How to Cook a Steak in an Iron Skillet on a Stove Top

Simple seasonings bring out the flavor in a pan-seared steak.
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Steaks aren't just for grilling. When a craving for steak strikes, you can indulge in a juicy cut of beef in the comfort of your own kitchen. A cast-iron skillet produces a brown, crusty sear on a steak and cooks the meat to perfection. Iron is dense and a good heat conductor. It is slow to heat up but maintains the temperature once hot. Steaks are ideal for cooking in an iron skillet because the pan browns the exterior without overcooking the interior. Cuts suited for stove-top cooking include rib-eye, sirloin, skirt and strip steaks.


Step 1

Remove the steak from the refrigerator 15 to 30 minutes before cooking. Pat it with a paper towel to remove excess moisture.

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Step 2

Apply a thin coating of oil to both sides of the steak using an oil mister or brush.

Step 3

Season the steak on both sides with salt and ground black pepper to taste. Use your hand to rub the salt and pepper into the surface of the steak, then let the steak sit for about 5 minutes.

Step 4

Set the burner or heating element to high and heat the pan for 3 to 5 minutes.

Step 5

Gently ease the steak into the pan to avoid splattering. Let the steak cook undisturbed for 3 to 5 minutes. Turn the steak over and cook on the other side for another 5 minutes, depending on thickness.

Step 6

Remove the steak from the skillet with tongs and place on a plate or platter. Tent loosely with foil and let the steak rest for 5 minutes before serving.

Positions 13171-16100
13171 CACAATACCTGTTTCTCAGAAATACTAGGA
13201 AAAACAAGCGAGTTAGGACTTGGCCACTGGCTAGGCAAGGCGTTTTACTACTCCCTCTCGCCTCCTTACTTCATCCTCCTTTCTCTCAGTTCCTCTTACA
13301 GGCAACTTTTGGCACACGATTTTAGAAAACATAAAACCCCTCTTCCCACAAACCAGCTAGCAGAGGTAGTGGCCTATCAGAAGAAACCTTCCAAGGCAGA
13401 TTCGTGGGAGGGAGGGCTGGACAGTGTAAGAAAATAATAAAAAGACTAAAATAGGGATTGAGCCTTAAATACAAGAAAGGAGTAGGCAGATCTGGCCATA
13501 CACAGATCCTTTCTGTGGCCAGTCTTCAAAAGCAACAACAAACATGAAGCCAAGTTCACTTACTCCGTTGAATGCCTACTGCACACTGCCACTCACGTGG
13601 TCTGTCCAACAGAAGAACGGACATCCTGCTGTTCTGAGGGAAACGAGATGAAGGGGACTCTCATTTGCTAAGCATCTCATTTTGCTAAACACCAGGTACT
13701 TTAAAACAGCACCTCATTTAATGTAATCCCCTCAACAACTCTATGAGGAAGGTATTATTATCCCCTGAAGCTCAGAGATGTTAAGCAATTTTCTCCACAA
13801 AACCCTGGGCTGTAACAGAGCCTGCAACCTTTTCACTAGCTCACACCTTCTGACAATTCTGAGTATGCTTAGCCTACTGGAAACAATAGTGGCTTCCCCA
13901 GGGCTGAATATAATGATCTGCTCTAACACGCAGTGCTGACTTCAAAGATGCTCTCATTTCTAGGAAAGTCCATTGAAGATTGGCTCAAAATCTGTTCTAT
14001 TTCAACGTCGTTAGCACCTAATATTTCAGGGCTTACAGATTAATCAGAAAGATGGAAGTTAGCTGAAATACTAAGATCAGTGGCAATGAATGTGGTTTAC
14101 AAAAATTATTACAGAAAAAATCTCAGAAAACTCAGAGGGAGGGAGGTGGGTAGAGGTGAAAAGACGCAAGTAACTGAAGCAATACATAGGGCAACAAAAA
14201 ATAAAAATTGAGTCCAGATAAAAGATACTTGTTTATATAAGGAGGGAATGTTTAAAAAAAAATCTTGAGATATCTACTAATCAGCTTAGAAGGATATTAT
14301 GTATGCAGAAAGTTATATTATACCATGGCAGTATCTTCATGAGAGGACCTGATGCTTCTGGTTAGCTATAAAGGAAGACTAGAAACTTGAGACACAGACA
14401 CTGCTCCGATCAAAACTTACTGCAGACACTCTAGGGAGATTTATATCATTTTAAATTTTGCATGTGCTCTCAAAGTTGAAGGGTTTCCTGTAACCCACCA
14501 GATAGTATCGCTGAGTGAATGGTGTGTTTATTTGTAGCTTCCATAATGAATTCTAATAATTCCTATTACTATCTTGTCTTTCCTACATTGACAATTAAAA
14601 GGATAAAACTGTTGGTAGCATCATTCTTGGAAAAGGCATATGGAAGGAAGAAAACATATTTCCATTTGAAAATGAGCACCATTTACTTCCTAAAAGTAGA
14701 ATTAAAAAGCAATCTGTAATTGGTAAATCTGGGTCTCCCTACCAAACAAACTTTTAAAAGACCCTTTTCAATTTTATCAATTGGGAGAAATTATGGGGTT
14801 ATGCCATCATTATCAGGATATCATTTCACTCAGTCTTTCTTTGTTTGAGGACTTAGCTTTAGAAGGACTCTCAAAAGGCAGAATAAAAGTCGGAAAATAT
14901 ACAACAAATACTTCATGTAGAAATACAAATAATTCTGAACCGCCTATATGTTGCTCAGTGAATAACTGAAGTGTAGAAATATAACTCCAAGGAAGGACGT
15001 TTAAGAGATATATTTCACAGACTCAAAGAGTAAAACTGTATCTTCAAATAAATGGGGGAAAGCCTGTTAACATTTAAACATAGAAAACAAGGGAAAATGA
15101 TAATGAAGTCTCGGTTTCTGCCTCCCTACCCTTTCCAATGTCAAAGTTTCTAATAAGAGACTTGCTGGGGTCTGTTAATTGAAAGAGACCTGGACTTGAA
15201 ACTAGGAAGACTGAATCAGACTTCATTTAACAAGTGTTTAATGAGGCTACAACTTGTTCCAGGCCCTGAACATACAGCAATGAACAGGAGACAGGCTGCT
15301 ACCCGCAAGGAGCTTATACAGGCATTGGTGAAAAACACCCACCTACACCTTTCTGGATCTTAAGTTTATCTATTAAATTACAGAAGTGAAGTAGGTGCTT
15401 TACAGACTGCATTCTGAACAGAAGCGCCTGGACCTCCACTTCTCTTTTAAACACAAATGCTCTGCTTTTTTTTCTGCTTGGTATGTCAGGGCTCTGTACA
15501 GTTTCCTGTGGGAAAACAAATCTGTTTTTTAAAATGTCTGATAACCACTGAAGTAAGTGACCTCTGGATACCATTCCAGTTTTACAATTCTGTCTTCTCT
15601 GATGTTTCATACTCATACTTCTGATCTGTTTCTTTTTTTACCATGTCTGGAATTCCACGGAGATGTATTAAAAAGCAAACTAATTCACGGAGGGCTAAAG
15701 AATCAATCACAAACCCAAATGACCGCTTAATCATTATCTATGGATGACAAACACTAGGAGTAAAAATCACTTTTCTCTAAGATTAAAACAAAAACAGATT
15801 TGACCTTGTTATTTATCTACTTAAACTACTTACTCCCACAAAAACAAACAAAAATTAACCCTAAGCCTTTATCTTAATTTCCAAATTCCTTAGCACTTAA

Things You'll Need

  • Steak, no more than 1 inch thick

  • Paper towels

  • Cooking oil — vegetable, canola, peanut or safflower

  • Salt and black pepper

  • Seasoned cast-iron skillet

  • Potholder or heat-proof glove

  • Tongs

  • Plate or platter

  • Aluminum foil

  • Stove


Cast-iron skillets need to be re-seasoned periodically. Melt a spoonful of shortening in the pan, rub the fat all over the pan with a paper towel, and bake upside down at 350 F for one hour.

Turn on the exhaust system over the stove if the hot pan causes the oil to smoke.


As an iron skillet heats, its handle also becomes hot. Use caution and keep the handle turned away from the front of the stove if young children are in the kitchen.

Thick-cut and bone-in steaks may remain unpleasantly rare when cooked on the stove top. You can use an iron skillet to sear the exterior and then finish cooking them in the oven.

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